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Experts encourage vigilance regarding West Nile Virus

by Wyoming Livestock Roundup

This year’s wetter-than-usual summer has led to an increase in the mosquito population across several states in the West, and many experts are advising individuals and animal owners to be mindful of West Nile Virus (WNV) and its effects.

“WNV is a viral disease in the Flavivirus family which can result in fever and neurological disease,” reads a U.S. Department of Agriculture Animal and Plant Health Inspection Service (APHIS) Fact Sheet, published on Dec. 14, 2022. 

According to APHIS, WNV was first detected in the U.S. in 1999 and is now considered an endemic disease. 

The virus is maintained in nature through a transmission cycle between mosquitos and wild birds, in which birds act as the host and mosquitos act as the vector.

While there is little documentation of the virus infecting livestock, mosquitos can transmit WNV to pets, humans and horses, posing a serious threat to the two latter of the three.

WNV in animals 

An article published by Texas A&M University’s School of Veterinary Medicine and Biomedical Sciences on Aug. 19, 2021 explains most infected animals are asymptomatic, although WNV can lead to encephalitis – inflammation of the brain – and/or meningitis – inflammation of the spinal cord lining. 

Other symptoms may include fever, weakness, trembling, head tremors, inability to walk and inattention.

“Dogs and cats can become infected but are unlikely to show signs of disease, and infected dogs and cats are unlikely to infect mosquitoes, other animals or people. Fortunately, WNV is not a major concern for companion animal health,” states Dr. Sarah Hamer, an epidemiologist and associate professor at Texas A&M and director of the Texas A&M Schubot Center for Avian Health, in the article.

On the other hand, WNV does pose a deadly threat to horses. According to the American Association of Equine Practitioners (AAEP), horses represent 96.9 percent of all reported non-human mammalian cases of WNV. 

“Equine WNV complications range from debilitating to lethal. According to AAEP, horses showing clinical signs of WNV infection have an approximate 33 percent mortality rate, and research indicates 40 percent of horses that survive the acute illness still exhibit residual effects, such as gait and behavioral abnormalities, six months post-diagnosis,” explains Texas A&M University’s School of Veterinary Medicine and Biomedical Sciences. 

J.D. Ragland, PhD and Texas A&M University AgriLife Extension agriculture and natural resources agent, urges horse owners to keep a watchful eye on their horses. 

In a Texas A&M AgriLife Newsletter, written by Blair Fannin and dated July 6, Ragland notes symptoms in equids include high fever; incoordination, including stumbling, staggering and/or appearing sluggish; inability to stand; going off feed and acute death.

Physical protections

In an effort to reduce risk of transmission, Ragland encourages individuals to be vigilant of their surroundings.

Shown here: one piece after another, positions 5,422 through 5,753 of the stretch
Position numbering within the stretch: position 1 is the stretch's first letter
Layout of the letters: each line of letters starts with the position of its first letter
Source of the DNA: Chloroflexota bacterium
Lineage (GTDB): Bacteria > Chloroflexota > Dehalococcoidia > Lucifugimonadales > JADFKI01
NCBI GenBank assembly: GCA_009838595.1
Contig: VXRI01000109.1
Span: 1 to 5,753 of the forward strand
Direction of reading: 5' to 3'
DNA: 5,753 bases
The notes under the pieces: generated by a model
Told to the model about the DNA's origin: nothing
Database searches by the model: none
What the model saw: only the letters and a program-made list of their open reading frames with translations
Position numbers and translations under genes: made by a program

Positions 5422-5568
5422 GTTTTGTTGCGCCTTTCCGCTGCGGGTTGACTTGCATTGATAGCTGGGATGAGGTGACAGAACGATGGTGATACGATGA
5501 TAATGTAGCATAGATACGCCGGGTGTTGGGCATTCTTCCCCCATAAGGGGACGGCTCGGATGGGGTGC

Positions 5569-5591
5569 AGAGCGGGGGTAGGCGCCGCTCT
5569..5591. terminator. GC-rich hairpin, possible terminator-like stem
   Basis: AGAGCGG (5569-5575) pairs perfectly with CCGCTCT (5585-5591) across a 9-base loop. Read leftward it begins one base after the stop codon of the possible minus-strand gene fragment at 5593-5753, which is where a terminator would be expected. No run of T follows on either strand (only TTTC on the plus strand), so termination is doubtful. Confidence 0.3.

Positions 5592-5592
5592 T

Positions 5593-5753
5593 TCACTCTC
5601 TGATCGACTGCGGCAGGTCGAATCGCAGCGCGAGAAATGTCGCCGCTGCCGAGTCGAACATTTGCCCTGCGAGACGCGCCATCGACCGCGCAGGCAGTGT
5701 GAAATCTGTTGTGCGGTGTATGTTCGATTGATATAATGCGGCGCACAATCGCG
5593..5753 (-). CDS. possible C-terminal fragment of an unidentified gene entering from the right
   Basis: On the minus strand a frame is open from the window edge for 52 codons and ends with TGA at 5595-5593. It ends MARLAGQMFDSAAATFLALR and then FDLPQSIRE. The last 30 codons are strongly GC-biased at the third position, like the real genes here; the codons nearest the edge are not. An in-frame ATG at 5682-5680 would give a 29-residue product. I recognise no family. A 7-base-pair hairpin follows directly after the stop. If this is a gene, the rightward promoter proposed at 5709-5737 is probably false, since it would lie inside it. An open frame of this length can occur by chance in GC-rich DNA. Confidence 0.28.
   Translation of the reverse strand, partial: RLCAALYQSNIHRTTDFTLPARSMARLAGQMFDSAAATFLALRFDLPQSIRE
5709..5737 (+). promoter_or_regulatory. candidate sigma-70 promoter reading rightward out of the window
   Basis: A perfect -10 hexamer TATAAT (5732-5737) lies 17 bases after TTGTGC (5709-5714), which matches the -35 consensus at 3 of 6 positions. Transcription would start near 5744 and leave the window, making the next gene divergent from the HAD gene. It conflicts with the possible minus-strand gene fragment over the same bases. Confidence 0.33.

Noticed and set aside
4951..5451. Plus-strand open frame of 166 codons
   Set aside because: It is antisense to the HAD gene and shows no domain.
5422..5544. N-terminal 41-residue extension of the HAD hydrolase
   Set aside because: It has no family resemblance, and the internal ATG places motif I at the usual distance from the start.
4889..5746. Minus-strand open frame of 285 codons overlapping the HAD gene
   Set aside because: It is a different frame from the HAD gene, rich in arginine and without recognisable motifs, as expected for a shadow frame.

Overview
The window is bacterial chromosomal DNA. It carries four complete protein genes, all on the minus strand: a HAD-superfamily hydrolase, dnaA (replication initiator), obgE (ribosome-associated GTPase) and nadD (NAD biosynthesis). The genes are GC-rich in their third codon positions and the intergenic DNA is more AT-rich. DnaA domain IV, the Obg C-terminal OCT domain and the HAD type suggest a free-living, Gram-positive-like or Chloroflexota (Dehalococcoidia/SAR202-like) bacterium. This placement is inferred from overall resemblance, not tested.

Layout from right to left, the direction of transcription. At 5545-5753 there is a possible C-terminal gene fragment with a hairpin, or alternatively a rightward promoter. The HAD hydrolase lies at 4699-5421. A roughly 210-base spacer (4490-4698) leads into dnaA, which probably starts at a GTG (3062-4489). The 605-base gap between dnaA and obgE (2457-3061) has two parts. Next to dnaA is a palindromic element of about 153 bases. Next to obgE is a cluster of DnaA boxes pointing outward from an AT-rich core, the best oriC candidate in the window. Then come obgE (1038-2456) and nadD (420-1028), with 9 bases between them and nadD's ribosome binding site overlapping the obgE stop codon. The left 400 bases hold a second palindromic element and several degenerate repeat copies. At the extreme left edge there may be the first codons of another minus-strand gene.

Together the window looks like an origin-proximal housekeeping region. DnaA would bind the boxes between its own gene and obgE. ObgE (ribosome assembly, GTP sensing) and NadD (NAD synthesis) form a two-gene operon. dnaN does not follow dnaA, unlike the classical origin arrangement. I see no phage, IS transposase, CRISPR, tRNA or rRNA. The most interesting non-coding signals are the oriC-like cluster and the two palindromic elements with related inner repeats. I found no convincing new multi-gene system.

He says, “Standing water in nearby lakes, trenches or even household items like flowerpots and wheelbarrows should be removed.” 

He also advises backyard pools and water tanks or buckets, if not in use, should be drained.

“People with household pets should monitor their movements and try to limit them to indoor places,” Ragland adds.

Additionally, Ragland suggests people wear long-sleeve shirts and long pants to cover their skin; apply and reapply insect repellant with ingredients like DEET, lemon eucalyptus oil and picaridin and avoid outdoor areas during dusk and dawn, which is when mosquitoes are most active.  

Medical preventions

In addition to physical protections, there are some medical prevention options individuals should keep in mind in an instance when WNV is suspected.

According to Texas A&M AgriLife, there are annual vaccinations for animals, and most veterinarians offer core vaccines for tetanus, rabies, encephalomyelitis and WNV.

Vaccinations remain the primary method of reducing risk in horses. Protocol involves an initial administration of two doses at an interval of three to four weeks, followed by an annual or semi-annual booster shot. 

Many experts recommend administering annual vaccines in the spring or during a suitable time before the mosquito season. 

“If a horse has not been previously vaccinated, the initial dose should be administered as soon as possible,” Ragland states.

Diagnosis and treatment

In a June 27 article by Mallory Pfeifer, the Texas A&M Veterinary Medical Diagnostic Laboratory (TVMDL) notes several serological tests may be used to diagnose WNV, and the most reliable test for horses is the Immunoglobulin M (IgM) antibody-capture enzyme-linked immunosorbent assay, which can confirm recent exposure to the virus. 

“The IgM antibody rises quickly after exposure but is relatively short lived,” TVMDL explains. “A positive result indicates infection likely occurred within the previous six weeks. Data indicates little IgM is detected as a result of recent WNV vaccination.” 

APHIS shares treatment consists of supportive care and is based on the severity of clinical signs, but prognosis may be poor for horses with severe neurologic signs.

Hannah Bugas is the managing editor of the Wyoming Livestock Roundup. Send comments on this article to

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